The Egyptian farmers who knew how to grow rice in salt marshes and the Sudanese cotton farmers were the most valuable slaves of all.   Because they were bred to exceptional Native American women, their offspring had physical features and assets that made them stand out among those enslaved.  They were the Mercedes-Benz’s of the slave markets.  It was economics that especially caused these people to have a separate legal identity in South Carolina and Virginia.

It is not clear how many Christian prisoners of war from Egypt and Sudan were enslaved in North America.   Probably most Sudanese and Ethiopian Christians were kept in bondage.  Lighter skinned Egyptian Coptic and Anatolian-Armenian Orthodox Christians were definitely imported as indentured servants.  After seven years, they were free to go elsewhere, take a wife and perhaps are the “Christian Turks” encountered by early explorers of Tennessee and North Carolina such as the Gabriel-Needham Expedition in 1674.

And now you know . . .

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Richard Thornton is a professional architect, city planner, author and museum exhibit designer-builder. He is today considered one of the nation’s leading experts on the Southeastern Indians. However, that was not always the case. While at Georgia Tech Richard was the first winner of the Barrett Fellowship, which enabled him to study Mesoamerican architecture and culture in Mexico under the auspices of the Institutio Nacional de Antropoligia e Historia. Dr. Roman Piňa-Chan, the famous archaeologist and director of the Museo Nacional de Antropologia, was his fellowship coordinator. For decades afterward, he lectured at universities and professional societies around the Southeast on Mesoamerican architecture, while knowing very little about his own Creek heritage. Then he was hired to carry out projects for the Muscogee-Creek Nation in Oklahoma. The rest is history.Richard is the Tribal Historic Preservation Officer for the KVWETV (Coweta) Creek Tribe and a member of the Perdido Bay Creek Tribe. In 2009 he was the architect for Oklahoma’s Trail of Tears Memorial at Council Oak Park in Tulsa. He is the president of the Apalache Foundation, which is sponsoring research into the advanced indigenous societies of the Lower Southeast.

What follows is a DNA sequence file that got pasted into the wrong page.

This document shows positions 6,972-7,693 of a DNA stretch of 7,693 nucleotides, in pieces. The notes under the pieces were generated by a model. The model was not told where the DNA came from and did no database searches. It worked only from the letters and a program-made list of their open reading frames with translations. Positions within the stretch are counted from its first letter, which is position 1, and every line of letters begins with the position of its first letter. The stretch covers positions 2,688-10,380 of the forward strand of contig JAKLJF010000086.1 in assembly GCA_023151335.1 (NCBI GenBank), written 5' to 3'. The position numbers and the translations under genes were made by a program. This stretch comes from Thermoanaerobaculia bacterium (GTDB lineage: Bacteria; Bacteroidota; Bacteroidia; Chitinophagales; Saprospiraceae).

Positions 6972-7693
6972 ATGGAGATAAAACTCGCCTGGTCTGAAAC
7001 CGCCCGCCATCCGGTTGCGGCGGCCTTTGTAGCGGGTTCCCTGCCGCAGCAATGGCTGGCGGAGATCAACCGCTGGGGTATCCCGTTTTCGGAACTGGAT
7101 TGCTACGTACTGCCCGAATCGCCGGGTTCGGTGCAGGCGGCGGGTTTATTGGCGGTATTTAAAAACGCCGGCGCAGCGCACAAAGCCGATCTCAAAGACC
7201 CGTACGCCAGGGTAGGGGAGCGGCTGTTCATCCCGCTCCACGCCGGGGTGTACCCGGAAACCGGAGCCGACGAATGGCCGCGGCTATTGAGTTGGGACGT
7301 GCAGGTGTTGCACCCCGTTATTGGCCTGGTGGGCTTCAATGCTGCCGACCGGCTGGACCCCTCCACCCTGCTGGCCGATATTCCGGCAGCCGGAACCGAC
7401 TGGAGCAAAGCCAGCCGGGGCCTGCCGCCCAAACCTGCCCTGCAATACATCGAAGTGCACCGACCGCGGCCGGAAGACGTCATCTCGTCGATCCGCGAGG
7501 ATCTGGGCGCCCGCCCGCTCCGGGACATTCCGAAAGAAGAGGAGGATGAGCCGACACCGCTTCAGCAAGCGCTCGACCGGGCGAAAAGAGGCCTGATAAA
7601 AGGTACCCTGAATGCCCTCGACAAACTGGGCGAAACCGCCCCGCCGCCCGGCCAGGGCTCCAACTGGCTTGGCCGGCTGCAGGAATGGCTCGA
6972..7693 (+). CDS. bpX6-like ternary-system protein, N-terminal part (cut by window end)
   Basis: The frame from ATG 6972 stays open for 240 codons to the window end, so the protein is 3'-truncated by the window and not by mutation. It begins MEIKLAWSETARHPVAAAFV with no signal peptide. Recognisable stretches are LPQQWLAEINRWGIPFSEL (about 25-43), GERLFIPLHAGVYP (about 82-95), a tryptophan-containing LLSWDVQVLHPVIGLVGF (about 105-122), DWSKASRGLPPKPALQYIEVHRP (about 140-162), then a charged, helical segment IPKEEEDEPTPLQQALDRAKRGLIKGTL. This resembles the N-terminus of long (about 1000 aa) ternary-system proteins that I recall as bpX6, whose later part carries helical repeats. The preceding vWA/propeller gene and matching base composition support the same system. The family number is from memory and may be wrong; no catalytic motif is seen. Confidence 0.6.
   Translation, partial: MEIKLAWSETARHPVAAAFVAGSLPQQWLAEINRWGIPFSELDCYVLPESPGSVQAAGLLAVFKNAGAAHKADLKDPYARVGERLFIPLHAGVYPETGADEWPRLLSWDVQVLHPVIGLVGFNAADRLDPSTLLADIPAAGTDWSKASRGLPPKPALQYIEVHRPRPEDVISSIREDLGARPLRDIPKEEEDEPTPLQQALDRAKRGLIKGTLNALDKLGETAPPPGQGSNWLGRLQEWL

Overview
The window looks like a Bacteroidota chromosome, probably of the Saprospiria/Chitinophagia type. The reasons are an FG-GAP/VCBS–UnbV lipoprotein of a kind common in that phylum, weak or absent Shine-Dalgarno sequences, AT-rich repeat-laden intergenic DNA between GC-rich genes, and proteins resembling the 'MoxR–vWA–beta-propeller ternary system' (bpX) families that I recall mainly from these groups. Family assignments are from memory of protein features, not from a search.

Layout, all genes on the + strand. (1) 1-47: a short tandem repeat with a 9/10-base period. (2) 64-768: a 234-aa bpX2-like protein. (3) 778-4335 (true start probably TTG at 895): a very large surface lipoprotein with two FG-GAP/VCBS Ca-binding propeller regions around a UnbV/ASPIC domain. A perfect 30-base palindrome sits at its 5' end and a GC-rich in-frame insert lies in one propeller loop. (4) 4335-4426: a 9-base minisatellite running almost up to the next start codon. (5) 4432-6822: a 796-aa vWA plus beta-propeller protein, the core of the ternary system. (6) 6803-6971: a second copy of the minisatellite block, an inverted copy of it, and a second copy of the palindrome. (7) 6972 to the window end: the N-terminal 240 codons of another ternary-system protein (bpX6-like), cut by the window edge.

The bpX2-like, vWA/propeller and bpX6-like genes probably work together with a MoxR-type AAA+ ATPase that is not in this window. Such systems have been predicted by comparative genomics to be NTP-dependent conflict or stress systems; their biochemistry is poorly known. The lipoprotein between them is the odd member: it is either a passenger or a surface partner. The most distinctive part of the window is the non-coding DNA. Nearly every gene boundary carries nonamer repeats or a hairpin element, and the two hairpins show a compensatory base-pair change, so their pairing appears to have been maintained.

Mr. Thornton, First of all, I love your website. This is one of those websites where one has to take his or her time to “soak it all in”. Seriously, this is a treasure trove of information.
    I have a question. Is there a specific Native American tribe that descends from these Egyptian indentured servants? This caught my eye because a lot Egyptian mythology was about Sun / Moon worship and the Euchee called themselves Children of the Sun. I imagine a lot of Native American tribes have/had Sun / Moon god beliefs. I was just wondering if there was a connection here with the Euchee, by any chance. Thank you for your help.
    (Disclaimer: My knowledge on the subjects is not extensive as I’m sure you can tell. I look forward to learning more on your site.)

    • Dang you’re good!!!!! Chris the mixed Uchee-African people in the Savannah River Valley are showing up with high percentages of Ethiopian and Egyptian DNA. The Uchee religion predates the arrival of the Northeast African slaves by thousands of years. The traditional art of the Euchee is identical to that of the Bronze Age cultures in NW Europe. Petroglyphic boulders, identical to those in North Georgia can be found on the Dingle Peninsula in County Kerry, SW Ireland.

      Give that man a job at some university.


        Thank you, sir! I just read your response. I didn’t know you had posted one. I thought I had checked the box to notify me. Hmmmm. Anyway, thank you again for a terrific site!